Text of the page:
by Gjermund E Jansen
Wed Sep 14th, 2005 at 09:02:30 AM EST
This would be a significant development - from the diaries (with minor edits) ~ whataboutbob
The armed Basque separatist group ETA is expected to call a ceasefire within three months after secret, indirect negotiations with the Spanish government, according to the Guardian Unlimited.
The newspaper El Mundo quoted unnamed sources as saying that a date for a ceasefire was "practically fixed" and only a change of heart by ETA would prevent a deal.
ETA or Euskadi Ta Askatasuna in Basque, was founded by students in 1953 and started originally as a political discussion group in the Basque city of Bilbao advocating Basque culture in an effort to boost Basque patriotism and awareness in direct opposition to Franco's National centralist policy. Franco's violent response to the Basque plea for cultural independence and political autonomy led to the creation of ETA in 1959 and the abolishing of their non-violent doctrine.
During the Franco years, and after ETA carried out a number of violent attacks against government and civilians alike, resulting in hundreds of casualties, the most devastating being the period between 1978-80 with a total of 235 fatalities.
When the Spanish Socialist Workers' Party or PSOE came to power after defeating the rightwing Party, Partido Popular, in 2004, the new spanish PM Jose Rodriguez Zapatero signaled a less confrontational approach to the Basque question.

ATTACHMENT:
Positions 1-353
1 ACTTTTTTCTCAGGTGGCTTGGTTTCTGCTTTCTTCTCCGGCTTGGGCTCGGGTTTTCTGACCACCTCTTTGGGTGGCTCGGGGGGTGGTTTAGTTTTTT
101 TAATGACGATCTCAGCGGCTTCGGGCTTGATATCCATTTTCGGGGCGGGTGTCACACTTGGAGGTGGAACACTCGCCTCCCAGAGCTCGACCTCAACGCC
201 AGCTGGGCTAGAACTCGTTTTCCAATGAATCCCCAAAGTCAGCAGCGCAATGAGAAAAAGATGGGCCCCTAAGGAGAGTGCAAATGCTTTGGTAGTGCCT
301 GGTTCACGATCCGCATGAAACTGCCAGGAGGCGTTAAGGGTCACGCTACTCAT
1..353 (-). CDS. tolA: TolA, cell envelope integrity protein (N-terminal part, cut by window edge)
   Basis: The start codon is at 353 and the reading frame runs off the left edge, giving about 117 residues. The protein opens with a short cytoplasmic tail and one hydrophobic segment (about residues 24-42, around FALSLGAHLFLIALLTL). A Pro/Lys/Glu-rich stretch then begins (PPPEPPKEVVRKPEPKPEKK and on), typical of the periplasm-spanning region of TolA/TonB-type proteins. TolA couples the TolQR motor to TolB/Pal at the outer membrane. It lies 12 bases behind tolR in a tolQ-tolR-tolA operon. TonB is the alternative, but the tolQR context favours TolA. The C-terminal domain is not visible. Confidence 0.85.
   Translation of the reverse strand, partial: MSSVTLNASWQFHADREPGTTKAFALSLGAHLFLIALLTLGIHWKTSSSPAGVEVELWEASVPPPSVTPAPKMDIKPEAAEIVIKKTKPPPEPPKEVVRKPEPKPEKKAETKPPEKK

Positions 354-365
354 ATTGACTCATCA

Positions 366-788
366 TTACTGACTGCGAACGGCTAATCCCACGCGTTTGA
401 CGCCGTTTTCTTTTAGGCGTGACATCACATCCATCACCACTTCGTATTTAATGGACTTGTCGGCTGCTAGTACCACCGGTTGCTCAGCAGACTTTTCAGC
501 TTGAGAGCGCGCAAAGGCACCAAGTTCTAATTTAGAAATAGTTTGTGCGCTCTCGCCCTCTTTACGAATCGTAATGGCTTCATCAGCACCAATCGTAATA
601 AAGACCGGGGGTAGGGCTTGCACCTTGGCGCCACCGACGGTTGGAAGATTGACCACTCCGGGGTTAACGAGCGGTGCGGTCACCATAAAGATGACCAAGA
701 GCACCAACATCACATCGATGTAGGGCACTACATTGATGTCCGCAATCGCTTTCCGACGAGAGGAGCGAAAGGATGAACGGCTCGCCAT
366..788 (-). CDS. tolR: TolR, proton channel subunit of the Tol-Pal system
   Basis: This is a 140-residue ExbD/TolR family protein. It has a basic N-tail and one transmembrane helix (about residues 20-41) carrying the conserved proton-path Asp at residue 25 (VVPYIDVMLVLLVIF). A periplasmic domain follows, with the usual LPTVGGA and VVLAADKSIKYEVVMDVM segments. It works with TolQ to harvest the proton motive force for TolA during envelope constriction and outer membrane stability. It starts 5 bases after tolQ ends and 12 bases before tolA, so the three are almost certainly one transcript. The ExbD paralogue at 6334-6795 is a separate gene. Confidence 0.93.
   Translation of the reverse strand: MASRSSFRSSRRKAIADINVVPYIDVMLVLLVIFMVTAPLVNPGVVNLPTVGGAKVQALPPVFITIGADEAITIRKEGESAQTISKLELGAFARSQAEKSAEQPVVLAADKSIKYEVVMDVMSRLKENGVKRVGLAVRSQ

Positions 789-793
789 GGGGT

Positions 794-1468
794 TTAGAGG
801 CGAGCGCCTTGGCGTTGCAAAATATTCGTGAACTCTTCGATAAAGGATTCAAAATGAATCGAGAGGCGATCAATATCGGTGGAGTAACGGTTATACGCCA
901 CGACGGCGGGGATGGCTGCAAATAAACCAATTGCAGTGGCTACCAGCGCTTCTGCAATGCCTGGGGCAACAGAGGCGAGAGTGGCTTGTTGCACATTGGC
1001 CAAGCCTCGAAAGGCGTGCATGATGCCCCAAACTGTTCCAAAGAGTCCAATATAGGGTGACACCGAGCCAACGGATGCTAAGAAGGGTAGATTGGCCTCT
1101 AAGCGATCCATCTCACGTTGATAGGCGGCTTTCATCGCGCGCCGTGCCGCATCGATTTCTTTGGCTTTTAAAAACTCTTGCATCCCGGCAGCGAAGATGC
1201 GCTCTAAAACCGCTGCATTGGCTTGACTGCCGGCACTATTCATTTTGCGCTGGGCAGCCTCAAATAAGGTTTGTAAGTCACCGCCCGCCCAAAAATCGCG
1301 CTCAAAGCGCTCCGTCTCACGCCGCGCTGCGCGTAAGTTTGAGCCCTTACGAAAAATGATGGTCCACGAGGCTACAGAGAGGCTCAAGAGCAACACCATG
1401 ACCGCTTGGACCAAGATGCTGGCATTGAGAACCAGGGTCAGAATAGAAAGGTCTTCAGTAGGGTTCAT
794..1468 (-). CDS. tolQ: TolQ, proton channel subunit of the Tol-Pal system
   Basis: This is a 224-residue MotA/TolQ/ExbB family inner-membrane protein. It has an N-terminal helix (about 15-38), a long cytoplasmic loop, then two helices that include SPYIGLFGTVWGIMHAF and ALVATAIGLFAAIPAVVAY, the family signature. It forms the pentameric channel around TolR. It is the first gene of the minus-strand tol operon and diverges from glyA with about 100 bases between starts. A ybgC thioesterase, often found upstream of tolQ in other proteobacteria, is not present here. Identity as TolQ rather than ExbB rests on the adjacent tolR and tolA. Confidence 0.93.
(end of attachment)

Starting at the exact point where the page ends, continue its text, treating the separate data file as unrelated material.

El Mundo said intelligence service sources had told it that the talks advanced considerably in August. The Socialist government of José Luis Rodríguez Zapatero would react to the announcement of a ceasefire by seeking parliamentary permission to negotiate a permanent peace agreement, it added.
Observers said they would not be surprised if a ceasefire deal was close, but suspected it was premature to talk of a timetable. "The vox populi is that there have been contacts," said Julen de Madariaga, a former ETA leader who is now in a separatist party not linked to the group. "I don't see why anyone should start saying that there will be a ceasefire within three months. If an agreement is almost ready it would be a mistake to start broadcasting it now." He added that the news might have been leaked to put pressure on one side or the other.
ETA has called, and called off, ceasefires before, with a 1998 truce lasting 15 months. In recent months it has given out confusing signals. In June it called for a peace process and said it would stop attacking elected Spanish politicians. A month later, however, it said it would still target members of the government.
This article is also available at Bitsofnews.com.